When I first moved to Barcelona, I lived with my boyfriend in a little bedroom in the Parallel area. It wasn't perfect. The neighbours would piss in the street (God knows why they didn't use the actual toilet), legless evil-eyed cats would limp about eyeballing my ankles, strange men would chase me with leopard print blankets and there was an armless man who would hold a cup in his mouth and shake it from side to side, begging for money with globules of saliva spraying in an erratic shower... but it had things going for it, too.
There were some great nearby bars going by the name of Bar Cuntis, Bar Colon and the city's best strip club was just a stone's throw away.
However, even with all this glory, we simply wanted our own place.
Sharing a room is not cool especially when it's so small that you have to sleep in one of those elevated double beds. Ours had a savagely angled ladder that threatened certain death or at least a severely grazed arm if you didn't heave yourself up quickly enough and slither along the mattress on your belly. Going for a wee in the middle of the night was like something out of Crystal Maze; navigating the swift roll, hang and drop to the floor with deft and agility.
We wanted somewhere bigger, somewhere perhaps with an office and a place where Rob Roy could easily walk the distance to work. We also wanted somewhere for a bloody good price... and so we looked high and low. We found the perfect flat overlooking a quaint square, which slipped through our fingers with only seconds to spare before we handed over the cash and after weeks of searching it then came to the point where we had to find somewhere or else we'd be joining the evil-eyed cats, dreaming of sucking on the achilles heel of unsuspecting pedestrians, as if it were our mother's teat.
And so, we had to go where we had explicitly been told not to go. There wasn't much other choice.
'Sally, please don't do it. It's dangerous and horrible' they said.
'I know people who have been murdered there' they exclaimed.
'It's full of drugs and prostitutes' they cried.
But we were not to be deterred. We HAD to find somewhere to live. And so we did. A rather sprawling two bedroom number, in fact. We packed up our little suitcases, said 'adios!' to the ladder of doom and I dragged and heaved our worldly possessions on a warm Spring day all the way to.... EL RAVAL.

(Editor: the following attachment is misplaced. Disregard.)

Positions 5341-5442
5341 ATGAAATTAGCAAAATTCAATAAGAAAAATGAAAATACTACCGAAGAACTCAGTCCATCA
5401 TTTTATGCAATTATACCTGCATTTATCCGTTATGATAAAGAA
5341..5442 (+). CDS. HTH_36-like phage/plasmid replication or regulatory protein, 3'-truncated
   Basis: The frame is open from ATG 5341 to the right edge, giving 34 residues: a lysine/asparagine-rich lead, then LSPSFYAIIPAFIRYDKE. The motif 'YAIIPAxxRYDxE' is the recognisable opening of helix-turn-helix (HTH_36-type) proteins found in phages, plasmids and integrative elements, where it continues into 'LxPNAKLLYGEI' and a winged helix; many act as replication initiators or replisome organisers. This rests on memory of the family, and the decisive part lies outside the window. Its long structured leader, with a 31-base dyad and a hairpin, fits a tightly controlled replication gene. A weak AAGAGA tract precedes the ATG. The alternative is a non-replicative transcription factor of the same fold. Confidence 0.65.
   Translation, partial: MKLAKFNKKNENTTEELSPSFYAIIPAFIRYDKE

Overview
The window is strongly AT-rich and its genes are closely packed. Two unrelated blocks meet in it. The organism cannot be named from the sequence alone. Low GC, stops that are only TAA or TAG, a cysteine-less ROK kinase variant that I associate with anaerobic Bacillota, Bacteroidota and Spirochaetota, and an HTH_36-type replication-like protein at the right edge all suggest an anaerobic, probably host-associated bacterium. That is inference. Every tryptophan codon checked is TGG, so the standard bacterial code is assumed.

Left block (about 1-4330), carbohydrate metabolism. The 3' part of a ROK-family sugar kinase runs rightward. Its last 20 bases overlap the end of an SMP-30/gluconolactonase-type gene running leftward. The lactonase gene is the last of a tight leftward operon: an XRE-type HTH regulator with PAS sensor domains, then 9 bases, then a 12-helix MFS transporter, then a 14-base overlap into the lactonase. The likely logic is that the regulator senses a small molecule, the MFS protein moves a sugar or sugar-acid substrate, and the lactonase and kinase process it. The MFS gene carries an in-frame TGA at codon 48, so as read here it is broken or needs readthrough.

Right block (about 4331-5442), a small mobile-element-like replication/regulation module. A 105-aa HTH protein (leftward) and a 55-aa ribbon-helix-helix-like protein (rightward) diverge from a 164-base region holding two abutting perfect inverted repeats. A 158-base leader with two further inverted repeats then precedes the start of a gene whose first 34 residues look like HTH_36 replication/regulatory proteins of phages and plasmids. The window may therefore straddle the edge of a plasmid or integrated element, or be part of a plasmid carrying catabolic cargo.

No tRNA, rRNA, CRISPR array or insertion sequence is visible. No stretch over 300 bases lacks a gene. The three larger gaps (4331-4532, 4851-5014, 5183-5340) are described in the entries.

Yes, that's right. I said it. EL RAVAL (aka Barrio Chino*). A place where pigeons and people more or less look and live the same.
Now, if you are from Barcelona, you will have one of two opinions. Either that the Raval is a vibrant hub of culture and upcoming brilliance or that it is a place to avoid as it if were a vintage flea of London from 1665. The latter opinion is one that has existed and festered for years. It is as deeply ingrained in some of the citizens of Barcelona as the yearly tradition of donning a bib and slurping on Calcots at the end of winter.
The notoriety of the Raval comes from the whispers of its dark, tangled streets. From my research I have found some marvellous descriptions of the Raval, which I found in an INCREDIBLE article*...
'...the district of sinners, crooks and toughs, a maggot hill, a cesspit and cavern, a den of criminals. It is fetishized, endowed with causal powers, apparently destroying all moral and physical life within it... a terrible centre for infection, the pestulant bottom of a sewer, with its smell of sin and affliction. Many of the area’s inhabitants mutated into a subhuman race. Everyone has funereal features, the look of having recently been in hospital, the appearance of death. They don’t eat. They nourish themselves with alcohol, morphine, ether, ‘coke’ and wine'--- he forgot to say kebabs and street beers!
For those of you who don't know the geography of Barcelona, the Raval is smack bang in the centre. Barcelona itself is renowned for its perfect grid system, where the streets are wide and easily navigable.
But the Raval (framed in an almost pentagon) is gnarly knot of twisted tales and history.
Before 1830, the Raval largely consisted of fields, convents and small markets that provided produce to the city. It was walled-in, as were many areas of the city but with the Catalan Industrial Revolution came great change.
The Raval started to grow as tanneries and mills popped up and a complicated web of unplanned, unregulated and hastily constructed buildings began to emerge.A huge urban-industrial metamorphosis began to take hold as dwellings were erected at great height to accommodate migrant workers and their families. Darkness soon swamped the Raval with shafts of light merely punctuating the damp corners and highlighting the compact density and soup of poverty.